Guns do have uses other than defense against attackers. There may, for example, still be a few people who actually need to hunt to feed their families. But most hunting now is recreational and does not require keeping weapons at home. Hunters and their families would be much safer if the guns and ammunition were securely stored away from their homes and available only to those with licenses during the appropriate season. Target shooting, likewise, does not require keeping guns at home.

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Finally, there’s the idea that citizens need guns so they can, if need be, oppose the force of a repressive government. Those who think there are current (or likely future) government actions in this country that would require armed resistance are living a paranoid fantasy. The idea that armed American citizens could stand up to our military is beyond fantasy.

Once we balance the potential harms and goods, most of us — including many current gun owners — don’t have a good reason to keep guns in their homes. This conclusion follows quite apart from whether we have a right to own guns or what restrictions should be put on this right. Also, the conclusion derives from what makes sense for each of us as individuals and so doesn’t require support from contested interpretations of statistical data.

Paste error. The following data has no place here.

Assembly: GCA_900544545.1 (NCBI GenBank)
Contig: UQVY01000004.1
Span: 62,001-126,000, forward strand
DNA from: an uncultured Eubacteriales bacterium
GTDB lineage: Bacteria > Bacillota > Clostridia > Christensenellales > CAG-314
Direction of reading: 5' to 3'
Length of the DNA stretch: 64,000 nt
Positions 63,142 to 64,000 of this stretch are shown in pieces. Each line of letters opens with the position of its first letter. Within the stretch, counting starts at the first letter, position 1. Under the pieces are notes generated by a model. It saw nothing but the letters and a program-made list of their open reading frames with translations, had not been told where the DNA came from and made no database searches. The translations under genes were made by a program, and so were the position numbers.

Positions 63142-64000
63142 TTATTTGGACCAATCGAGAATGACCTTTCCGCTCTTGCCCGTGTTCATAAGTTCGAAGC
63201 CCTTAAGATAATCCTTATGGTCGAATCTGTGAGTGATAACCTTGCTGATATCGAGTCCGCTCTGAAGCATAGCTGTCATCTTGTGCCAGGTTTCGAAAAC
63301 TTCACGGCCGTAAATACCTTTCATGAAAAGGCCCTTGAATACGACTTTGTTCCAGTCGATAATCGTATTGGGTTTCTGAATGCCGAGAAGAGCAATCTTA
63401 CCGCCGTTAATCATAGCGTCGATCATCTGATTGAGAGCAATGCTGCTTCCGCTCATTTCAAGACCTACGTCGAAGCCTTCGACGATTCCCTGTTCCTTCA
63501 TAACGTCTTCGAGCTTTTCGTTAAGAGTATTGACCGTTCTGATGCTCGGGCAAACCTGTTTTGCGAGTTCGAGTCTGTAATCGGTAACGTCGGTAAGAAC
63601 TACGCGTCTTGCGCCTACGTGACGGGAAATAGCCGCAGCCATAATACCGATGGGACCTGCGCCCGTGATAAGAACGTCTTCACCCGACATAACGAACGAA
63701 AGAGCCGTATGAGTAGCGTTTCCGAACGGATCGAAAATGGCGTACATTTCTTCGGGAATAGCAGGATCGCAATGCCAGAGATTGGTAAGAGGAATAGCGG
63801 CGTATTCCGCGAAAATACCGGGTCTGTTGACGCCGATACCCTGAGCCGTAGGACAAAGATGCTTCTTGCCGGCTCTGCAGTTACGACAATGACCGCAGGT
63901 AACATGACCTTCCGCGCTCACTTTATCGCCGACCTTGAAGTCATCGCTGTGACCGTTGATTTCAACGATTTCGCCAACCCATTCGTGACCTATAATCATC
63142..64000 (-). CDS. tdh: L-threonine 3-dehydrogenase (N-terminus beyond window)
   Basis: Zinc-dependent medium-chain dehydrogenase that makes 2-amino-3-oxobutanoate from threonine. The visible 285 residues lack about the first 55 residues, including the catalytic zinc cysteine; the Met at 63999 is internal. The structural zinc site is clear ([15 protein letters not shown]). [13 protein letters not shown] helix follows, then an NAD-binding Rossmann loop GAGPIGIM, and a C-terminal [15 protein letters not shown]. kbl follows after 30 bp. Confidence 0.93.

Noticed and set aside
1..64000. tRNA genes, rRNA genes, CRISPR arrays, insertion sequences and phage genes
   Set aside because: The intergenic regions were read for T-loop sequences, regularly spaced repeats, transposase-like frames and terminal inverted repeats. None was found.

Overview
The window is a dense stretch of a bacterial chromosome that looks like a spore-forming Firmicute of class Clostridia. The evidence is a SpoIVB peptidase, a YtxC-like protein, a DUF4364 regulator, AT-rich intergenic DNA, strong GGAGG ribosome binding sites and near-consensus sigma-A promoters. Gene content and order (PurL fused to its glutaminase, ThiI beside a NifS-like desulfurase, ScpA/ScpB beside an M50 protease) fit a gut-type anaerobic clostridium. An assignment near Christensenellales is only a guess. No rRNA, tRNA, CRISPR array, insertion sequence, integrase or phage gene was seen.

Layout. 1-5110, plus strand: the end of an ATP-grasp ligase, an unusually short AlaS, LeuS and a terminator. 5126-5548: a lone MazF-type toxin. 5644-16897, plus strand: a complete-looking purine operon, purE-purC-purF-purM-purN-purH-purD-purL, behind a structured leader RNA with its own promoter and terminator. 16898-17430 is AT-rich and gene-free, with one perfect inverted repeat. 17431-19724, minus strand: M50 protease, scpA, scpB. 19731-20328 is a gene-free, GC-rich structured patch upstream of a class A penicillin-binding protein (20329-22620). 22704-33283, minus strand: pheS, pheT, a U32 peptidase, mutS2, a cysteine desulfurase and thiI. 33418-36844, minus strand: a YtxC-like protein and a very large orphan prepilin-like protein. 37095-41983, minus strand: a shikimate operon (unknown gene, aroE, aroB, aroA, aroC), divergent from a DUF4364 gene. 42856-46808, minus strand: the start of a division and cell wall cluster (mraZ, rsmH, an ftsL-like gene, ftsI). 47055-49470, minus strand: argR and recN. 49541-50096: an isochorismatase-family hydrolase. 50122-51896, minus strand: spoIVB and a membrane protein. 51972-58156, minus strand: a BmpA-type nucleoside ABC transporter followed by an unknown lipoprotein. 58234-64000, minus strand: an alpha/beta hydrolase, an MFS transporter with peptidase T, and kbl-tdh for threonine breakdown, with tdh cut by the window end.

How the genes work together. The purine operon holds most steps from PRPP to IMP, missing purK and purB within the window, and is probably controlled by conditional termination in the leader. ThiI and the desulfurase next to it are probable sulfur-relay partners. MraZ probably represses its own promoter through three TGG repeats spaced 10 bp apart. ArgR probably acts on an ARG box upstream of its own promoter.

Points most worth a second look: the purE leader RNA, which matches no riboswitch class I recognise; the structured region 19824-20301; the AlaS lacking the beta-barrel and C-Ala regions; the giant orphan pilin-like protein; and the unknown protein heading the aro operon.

I entirely realize that this line of thought will not convince the most impassioned gun supporters, who see owning guns as fundamental to their way of life. But about 70 million Americans own guns and only about four million belong to the N.R.A., which must include a large number of the most impassioned. So there’s reason to think that many gun owners would be open to reconsidering the dangers their weapons pose. Also, almost 30 percent of gun owners don’t think that guns make a household safer, and only 48 percent cite protection (rather than hunting, target shooting, etc.) as their main reason for having a gun.

It’s one thing to be horrified at gun violence. It’s something else to see it as a meaningful threat to your own existence. Our periodic shock at mass shootings and gang wars has little effect on our gun culture because most people don’t see guns as a particular threat to them. This is why opposition to gun violence has lacked the intense personal commitment of those who see guns as essential to their safety — or even their self-identity.

I’m not suggesting that opponents of gun violence abandon political action. We need to make it harder to buy guns (through background checks, waiting periods, etc.) both for those with criminal intentions and for law-abiding citizens who have no real need. But on the most basic level, much of our deadly violence occurs because we so often have guns readily available. Their mere presence makes suicide, domestic violence and accidents more likely. The fewer people with guns at hand, the less gun violence.

It’s easier to get people to see that they don’t want something than that they don’t have a right to it. Focusing on the need rather than the right to own a gun, many may well conclude that for them a gun is more a danger than a protection. Those fewer guns will make for a safer country.